Thursday, November 30, 2017

New York Fashion Cool-Aid by Laurel Marcus

Catherine Malandrino Debuts "A Femme Francaise" at French Institute/Alliance Francaise

My first thoughts when I heard that fashion designer Catherine Malandrino was giving a talk with Kristen Ingersoll, Fashion and Entertainment Director of Hearst Magazines International, and a signing of her new book "Une Femme Francaise: The Seductive Style of French Women" at FIAF were "Oh, what is she doing after selling her company in 2013?" followed by "Mon Dieu! Do we really need yet another book on French style?"

In the interest of true investigative reporting, I decided to find out the answers to these burning questions. As FIAF President Marie-Monique Steckel pointed out there was a little event taking place at Rockefeller Center (the Christmas tree lighting) concurrently however Ms. Malandrino still has what it takes to sell out FIAF's 8th floor Sky Room.

Catherine Malandrino and Kristen Ingersoll
Photo: Laurel Marcus

Ingersoll began by asking Malandrino why she wrote this (her first) book. "I love words," said the author. "I wanted to write about the challenges, difficulties and successes -- about the special journey for a French woman." Malandrino, who started her company in New York in 1998 after having worked at Feraud, Ungaro, and DVF, added that she needed some perspective on her residential dichotomy when writing -- "a clear vision of the other side" as she calls it. "When I am in New York, they say I'm very Parisian, when I'm in Paris they say I am very American."

According to Malandrino there is a very different point of view of success in the two cultures. "Americans are all about the money, in France success equals harmony -- it's a little more complicated; Money is not the only thing that makes us happy and complete. There are different goals and a different lifestyle. The little pleasures like waking up with the sun, having my little cup of coffee, the little romance in life.

The pleasure of life is in the details -- money and success are only one part of it. Americans must learn some joie de vivre." That includes no plastic utensils or paper plates, ever -- if you must do takeout it should be served on nice china preferably with wine, a floral arrangement and candles -- no TV!

The book which I received for review, includes whimsical drawings, tips on where to dine in Paris, quotations from famous French style authorities, as well as the biographical and anecdotal details on how she grew up in the mountains of Grenoble, loving nature but longing for the big city of Paris with its chic style. In the opening pages she explains how she was obsessed with her grandmother's sewing machine and eventually her very own portable machine, detailing how as a young girl she secretly opened the seams on her mother's only Chanel jacket to learn how it was constructed and then carefully sewing it back. After confessing, rather than being angry, her home maker mother who raised her and her sisters to believe they could do anything they set their minds to, only wished that she had been there to share the experience -- Incroyable!

Photo: Laurel Marcus

The talk was accompanied by rotating slides: various old school French women like Brigitte Bardot and Catherine Deneuve, next generation stylish filles such as Vanessa Paradis or Marion Cotillard, some wearing lingerie, some in the easy menswear inspired looks that are considered classically French looks, as well as a slide of various celebrities wearing Malandrino's iconic flag dress and another of her "Easy Rider" inspired nail head embellished leather jackets. These supplied a brief visual retrospective on her solo design career and a commentary on her ideas on Gallic chic. "French elegance is still very much alive. French women keep it light.  There is no book of rules -- no need to be perfect as Americans often do."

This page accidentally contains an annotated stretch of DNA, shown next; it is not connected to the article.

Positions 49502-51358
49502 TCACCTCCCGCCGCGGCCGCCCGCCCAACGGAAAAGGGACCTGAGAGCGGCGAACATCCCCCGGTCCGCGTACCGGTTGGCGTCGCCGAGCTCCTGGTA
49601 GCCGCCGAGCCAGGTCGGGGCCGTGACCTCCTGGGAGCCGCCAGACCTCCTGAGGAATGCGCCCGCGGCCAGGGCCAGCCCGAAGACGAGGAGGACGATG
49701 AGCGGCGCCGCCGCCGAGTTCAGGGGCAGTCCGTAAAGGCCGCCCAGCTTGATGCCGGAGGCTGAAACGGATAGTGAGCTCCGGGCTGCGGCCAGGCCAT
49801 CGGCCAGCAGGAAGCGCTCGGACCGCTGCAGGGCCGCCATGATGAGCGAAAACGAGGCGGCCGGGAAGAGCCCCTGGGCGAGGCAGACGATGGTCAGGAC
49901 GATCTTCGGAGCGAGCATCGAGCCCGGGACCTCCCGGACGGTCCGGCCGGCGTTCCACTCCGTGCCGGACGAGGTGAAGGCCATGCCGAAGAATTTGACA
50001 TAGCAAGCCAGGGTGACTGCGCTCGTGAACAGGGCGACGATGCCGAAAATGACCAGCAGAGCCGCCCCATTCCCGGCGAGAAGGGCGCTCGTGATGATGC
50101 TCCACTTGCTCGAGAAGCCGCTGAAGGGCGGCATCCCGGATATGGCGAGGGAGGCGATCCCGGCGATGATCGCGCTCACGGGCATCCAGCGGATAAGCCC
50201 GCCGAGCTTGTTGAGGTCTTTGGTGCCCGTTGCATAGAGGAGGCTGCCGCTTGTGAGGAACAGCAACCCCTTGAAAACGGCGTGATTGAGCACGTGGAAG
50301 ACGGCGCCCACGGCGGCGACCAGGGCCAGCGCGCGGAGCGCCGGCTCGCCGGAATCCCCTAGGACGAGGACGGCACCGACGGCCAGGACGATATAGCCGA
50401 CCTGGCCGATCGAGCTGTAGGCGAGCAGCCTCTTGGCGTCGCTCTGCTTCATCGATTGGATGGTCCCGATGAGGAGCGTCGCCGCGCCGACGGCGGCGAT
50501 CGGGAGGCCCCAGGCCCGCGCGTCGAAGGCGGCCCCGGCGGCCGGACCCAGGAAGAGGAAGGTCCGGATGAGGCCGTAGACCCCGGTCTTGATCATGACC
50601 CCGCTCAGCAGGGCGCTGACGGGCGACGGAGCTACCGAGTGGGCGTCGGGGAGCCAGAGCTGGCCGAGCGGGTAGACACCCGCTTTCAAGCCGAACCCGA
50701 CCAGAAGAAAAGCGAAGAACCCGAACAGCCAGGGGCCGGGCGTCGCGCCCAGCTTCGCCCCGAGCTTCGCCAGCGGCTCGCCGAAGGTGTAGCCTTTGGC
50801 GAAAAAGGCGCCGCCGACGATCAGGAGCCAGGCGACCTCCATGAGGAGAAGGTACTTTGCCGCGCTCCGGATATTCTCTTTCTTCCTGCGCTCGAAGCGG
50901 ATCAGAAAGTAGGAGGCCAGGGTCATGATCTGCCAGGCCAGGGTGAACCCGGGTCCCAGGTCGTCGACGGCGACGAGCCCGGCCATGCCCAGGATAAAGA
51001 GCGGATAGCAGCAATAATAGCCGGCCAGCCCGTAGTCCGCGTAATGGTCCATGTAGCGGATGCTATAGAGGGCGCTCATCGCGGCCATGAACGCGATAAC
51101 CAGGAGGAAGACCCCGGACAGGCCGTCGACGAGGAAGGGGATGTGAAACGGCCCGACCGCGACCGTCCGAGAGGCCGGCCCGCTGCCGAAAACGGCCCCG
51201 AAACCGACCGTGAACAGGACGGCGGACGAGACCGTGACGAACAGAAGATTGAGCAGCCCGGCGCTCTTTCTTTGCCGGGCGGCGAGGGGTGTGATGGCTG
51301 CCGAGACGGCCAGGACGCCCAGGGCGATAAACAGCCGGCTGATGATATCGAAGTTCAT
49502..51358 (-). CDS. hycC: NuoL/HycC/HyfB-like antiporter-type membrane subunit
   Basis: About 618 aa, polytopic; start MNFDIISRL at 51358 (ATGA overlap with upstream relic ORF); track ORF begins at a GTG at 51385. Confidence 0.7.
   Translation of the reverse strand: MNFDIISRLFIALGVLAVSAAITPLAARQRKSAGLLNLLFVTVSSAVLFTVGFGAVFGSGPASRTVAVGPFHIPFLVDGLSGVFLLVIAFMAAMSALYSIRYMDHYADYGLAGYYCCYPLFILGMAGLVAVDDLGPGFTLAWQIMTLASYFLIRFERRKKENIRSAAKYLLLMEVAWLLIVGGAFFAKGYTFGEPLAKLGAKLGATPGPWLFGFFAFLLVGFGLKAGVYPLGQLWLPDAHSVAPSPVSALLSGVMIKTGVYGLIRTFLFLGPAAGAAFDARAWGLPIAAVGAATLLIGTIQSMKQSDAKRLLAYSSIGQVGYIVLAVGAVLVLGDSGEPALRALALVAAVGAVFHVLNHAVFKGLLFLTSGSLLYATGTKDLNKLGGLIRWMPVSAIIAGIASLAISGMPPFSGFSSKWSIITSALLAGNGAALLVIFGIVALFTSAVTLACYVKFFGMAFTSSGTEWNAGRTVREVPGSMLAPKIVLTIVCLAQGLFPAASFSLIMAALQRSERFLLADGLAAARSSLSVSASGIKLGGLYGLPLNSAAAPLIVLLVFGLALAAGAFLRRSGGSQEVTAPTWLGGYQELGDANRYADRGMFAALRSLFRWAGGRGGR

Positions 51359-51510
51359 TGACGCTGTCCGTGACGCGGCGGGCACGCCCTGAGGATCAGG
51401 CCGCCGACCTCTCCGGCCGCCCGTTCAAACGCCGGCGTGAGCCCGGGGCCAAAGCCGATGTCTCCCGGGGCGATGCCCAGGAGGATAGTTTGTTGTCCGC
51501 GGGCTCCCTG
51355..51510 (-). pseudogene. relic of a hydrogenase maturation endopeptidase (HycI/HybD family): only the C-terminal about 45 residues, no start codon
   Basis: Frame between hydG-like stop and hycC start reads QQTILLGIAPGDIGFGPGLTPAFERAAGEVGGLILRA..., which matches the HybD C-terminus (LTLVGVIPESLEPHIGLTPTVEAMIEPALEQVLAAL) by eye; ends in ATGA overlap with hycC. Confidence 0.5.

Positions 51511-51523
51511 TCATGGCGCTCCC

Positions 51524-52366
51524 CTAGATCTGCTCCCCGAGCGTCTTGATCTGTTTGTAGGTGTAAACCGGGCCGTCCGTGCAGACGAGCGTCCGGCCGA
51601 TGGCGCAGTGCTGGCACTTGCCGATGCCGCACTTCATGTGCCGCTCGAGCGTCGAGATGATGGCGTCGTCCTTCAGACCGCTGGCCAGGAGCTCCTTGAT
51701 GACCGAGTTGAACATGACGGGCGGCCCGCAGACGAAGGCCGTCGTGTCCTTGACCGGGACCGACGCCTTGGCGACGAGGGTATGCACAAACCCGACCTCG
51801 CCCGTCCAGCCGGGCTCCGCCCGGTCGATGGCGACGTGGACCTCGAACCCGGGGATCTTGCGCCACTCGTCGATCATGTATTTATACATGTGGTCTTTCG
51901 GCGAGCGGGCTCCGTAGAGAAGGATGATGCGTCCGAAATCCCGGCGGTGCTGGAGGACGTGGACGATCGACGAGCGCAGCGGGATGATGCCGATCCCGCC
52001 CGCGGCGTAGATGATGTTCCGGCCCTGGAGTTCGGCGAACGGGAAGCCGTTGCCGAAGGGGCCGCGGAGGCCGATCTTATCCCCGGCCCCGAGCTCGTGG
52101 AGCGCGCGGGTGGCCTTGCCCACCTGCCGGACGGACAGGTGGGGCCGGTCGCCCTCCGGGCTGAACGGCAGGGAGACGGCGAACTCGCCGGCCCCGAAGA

The Flag Dress"

Of course let's talk about the flag dress! "When the flag dress came out in August, right before September 11, I didn't have a message -- I was just paying homage to America. I was inspired by the open land, free spirit, strong women but not the America of Bush. I wanted to bring power and confidence to women and the freedom of the "Easy Rider" movie," she said citing the film that is one of her lasting influences. "In France you don't show the flag like Americans -- you only see the Tricolor on July 14th. I wanted to be part of that -- this dress has become the symbol of women after Meryl Streep wore it at the Democratic convention."

Book signing
Photo: Laurel Marcus

Although Malandrino wanted to see a female president and remarked on how close we got, she doesn't consider herself a man-hating feminist, but maybe a "feminine feminist." This lead to her discussion of seduction. "Every woman is dreaming about being seduced -- it is extremely important for a designer to be seductive but it has nothing to do with harassment" she was quick to add in today's troubled climate. The still sexy 54-year-old complained of American men's inattention to women, their lack of etiquette (she has taught her 20 year-old son to respect women by holding doors among other things), and perhaps their fear of being charged with harassment. She wants men to notice her and act romantic and doesn't believe in a group of only females getting together -- "If we don't have men, what are we going to talk about?" If you do have a man in your life she warns against becoming overly familiar. "Complete nudity shouldn't be easily given away. The long seduction moment is a process -- the longer the better," she adds. On her fears? "I was afraid of heights so I had to jump from a plane. You must push your boundaries -- French women are more likely to do that."

As for what is in her future plans -- "I have so much envie (desire)! You keep young and active but as a French woman I am mysterious and don't want to give it away."

- Laurel Marcus

1 comment: